On Wednesday, Lenexa leaders got a wave of feedback on city function from a group of some of the city’s youngest citizens.
Over the past several weeks, third grade teacher Meghan Minardi’s students have worked on a civics project to learn about Lenexa’s history, how the local government works and the kinds of problems it faces.
After Minardi spread the word about her students’ civics project, city leaders from nearly every department gave the third graders tours to give the students a “better idea of what’s going on in Lenexa.” Those same students then came up with ideas for solutions as well as components of what makes a good citizen.
The weeks-long project — the fourth of its kind at Rosehill — culminated in presentations Wednesday morning to city leaders with their ideas for how to make their community a better place to live. Lenexa leaders and department heads stayed afterward to mingle with students and talk face to face about the issues.
“I’ve worked in other cities, and this is the one city I’ve taught in that they really do a huge job of making sure that the kids know that their voices matter and that they are a part of this community,” Minardi said at the open house after the presentations, when Lenexa city leaders mingled with the third graders. “I’m looking out and there’s the deputy police chief, our ward councilmember, our mayor and our police chief, all on the same level with all the kids wanting to hear what they have to say.
“I think that’s really what’s going to inspire and encourage good citizens, and that’s kind of what this whole civics project was about.”
Suggestions from students
The third graders had tons of takeaways from their weeks-long research project. Many of them praised the city on things they enjoy, like the nature, parks, trees, lakes and ponds.
Some of the problems students discussed included too-short pool hours and a lack of public transportation, amenities and dog parks. Others chimed in on uneven sidewalks, poor timing of stoplights, dimly lit sections of streets and littering.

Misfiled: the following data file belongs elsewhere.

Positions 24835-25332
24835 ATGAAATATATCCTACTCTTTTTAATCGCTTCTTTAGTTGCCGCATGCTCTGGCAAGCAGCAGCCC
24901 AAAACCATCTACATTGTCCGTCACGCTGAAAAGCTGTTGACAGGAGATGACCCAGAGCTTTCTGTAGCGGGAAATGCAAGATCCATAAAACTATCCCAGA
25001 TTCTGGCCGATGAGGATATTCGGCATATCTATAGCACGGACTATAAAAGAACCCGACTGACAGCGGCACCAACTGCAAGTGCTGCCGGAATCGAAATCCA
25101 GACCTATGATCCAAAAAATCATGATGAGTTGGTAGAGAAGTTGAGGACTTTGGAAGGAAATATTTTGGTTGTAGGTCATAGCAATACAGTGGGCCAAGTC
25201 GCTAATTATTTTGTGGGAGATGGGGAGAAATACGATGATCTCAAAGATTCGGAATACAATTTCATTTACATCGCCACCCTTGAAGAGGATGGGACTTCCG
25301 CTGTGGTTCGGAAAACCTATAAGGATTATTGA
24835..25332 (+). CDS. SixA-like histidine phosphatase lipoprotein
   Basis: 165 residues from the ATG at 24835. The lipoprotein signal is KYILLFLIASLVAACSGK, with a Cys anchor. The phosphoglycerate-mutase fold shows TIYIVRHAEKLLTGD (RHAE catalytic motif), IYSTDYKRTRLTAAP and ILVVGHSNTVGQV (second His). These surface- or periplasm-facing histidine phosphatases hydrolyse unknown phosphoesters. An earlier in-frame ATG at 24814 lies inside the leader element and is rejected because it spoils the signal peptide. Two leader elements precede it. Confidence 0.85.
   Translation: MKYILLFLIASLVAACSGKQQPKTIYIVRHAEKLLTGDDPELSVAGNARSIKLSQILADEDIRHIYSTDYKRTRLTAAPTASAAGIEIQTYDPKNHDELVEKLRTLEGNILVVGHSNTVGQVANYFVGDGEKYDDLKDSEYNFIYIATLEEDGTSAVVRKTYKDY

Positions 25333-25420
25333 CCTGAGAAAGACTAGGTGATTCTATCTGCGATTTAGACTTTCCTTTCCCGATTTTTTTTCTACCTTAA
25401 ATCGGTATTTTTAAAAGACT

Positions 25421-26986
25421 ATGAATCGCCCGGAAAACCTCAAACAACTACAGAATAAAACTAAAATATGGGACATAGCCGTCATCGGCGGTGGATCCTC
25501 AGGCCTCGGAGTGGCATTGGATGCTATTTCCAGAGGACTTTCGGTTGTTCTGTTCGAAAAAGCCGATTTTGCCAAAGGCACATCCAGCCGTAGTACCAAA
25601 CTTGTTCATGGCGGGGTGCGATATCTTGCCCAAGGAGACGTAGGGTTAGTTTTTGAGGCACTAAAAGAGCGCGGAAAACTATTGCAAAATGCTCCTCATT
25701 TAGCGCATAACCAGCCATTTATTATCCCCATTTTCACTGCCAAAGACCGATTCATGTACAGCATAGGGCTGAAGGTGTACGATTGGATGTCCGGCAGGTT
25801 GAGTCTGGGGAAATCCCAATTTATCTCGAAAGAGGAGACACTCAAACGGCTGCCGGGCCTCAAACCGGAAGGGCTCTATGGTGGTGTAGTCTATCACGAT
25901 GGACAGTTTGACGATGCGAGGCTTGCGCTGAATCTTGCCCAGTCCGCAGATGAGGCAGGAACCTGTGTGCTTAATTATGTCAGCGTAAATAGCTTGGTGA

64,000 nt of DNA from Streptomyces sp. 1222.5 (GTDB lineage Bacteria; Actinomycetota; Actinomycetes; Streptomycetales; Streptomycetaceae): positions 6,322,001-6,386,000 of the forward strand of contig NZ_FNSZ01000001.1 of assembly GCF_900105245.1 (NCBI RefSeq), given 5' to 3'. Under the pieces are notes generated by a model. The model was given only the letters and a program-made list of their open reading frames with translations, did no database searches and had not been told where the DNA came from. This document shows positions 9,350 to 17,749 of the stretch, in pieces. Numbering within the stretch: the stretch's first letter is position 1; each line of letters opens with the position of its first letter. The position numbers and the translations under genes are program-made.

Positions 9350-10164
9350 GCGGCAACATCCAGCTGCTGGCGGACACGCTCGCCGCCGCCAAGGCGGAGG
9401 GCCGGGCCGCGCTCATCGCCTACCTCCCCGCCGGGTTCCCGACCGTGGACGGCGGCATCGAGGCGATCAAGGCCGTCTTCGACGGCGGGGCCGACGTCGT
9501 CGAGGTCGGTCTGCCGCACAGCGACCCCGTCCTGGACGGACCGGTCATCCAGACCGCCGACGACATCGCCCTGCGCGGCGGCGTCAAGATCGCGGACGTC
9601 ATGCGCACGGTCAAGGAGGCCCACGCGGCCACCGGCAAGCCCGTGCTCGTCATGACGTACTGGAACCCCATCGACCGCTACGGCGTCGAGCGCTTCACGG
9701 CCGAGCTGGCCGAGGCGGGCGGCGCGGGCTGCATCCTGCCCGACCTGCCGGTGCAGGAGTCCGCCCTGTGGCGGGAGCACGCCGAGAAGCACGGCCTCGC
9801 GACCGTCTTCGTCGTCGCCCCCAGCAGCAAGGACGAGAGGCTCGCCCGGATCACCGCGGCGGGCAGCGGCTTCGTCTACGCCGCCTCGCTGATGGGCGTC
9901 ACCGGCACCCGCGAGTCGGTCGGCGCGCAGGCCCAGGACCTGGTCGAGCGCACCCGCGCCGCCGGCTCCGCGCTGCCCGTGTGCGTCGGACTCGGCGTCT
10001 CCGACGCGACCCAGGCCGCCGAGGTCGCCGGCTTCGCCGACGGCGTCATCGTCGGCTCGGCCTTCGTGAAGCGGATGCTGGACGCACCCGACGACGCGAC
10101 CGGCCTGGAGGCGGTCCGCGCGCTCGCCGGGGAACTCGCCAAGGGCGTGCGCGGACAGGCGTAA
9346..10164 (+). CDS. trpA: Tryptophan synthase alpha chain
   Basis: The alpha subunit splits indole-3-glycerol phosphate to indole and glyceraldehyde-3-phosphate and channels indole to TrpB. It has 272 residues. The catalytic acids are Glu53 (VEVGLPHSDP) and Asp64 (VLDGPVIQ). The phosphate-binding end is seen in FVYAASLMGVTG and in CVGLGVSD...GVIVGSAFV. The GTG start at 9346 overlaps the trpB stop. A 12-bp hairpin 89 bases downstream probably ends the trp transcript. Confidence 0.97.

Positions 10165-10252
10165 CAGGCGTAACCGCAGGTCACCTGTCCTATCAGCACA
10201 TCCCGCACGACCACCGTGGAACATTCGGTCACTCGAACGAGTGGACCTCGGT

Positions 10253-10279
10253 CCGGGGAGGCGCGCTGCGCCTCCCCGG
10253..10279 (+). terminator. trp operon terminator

Some students raised issues based on their personal experiences. For example, Miyah McCant said she can’t stand littering because her dog once choked on some trash on the sidewalk and her family had to take him to the veterinarian. So McCant and other students suggested installing more trash cans. Several students suggested installing more streetlights or having police increase their presence in dimly lit areas.
Another student, Itzel Rocha, agrees that littering is a problem, but she also thinks helping homeless people should be a top priority as well.
“We can make our world a better place for people that do not litter, help homeless people that are really homeless, make sure that they are OK because some are very, very sick,” Rocha said, adding that she learned from Mayor Michael Boehm that Johnson County government provides services for homeless people.
Still, Rocha thinks Lenexa citizens can help in their own ways.
“I think they can help the homeless. If they’re sick, try to make sure that they have medicine,” Rocha said, adding that homeless people need bare necessities, and it’s important “because they are also part of this community and they are cared for.”
One team of students also suggested installing report boxes for citizens to file reports electronically or on paper.
“Because then if something happened or someone got hurt — ‘cause someone was doing something that was really bad — they could put that report in there,” said Olakunbi Abitogun.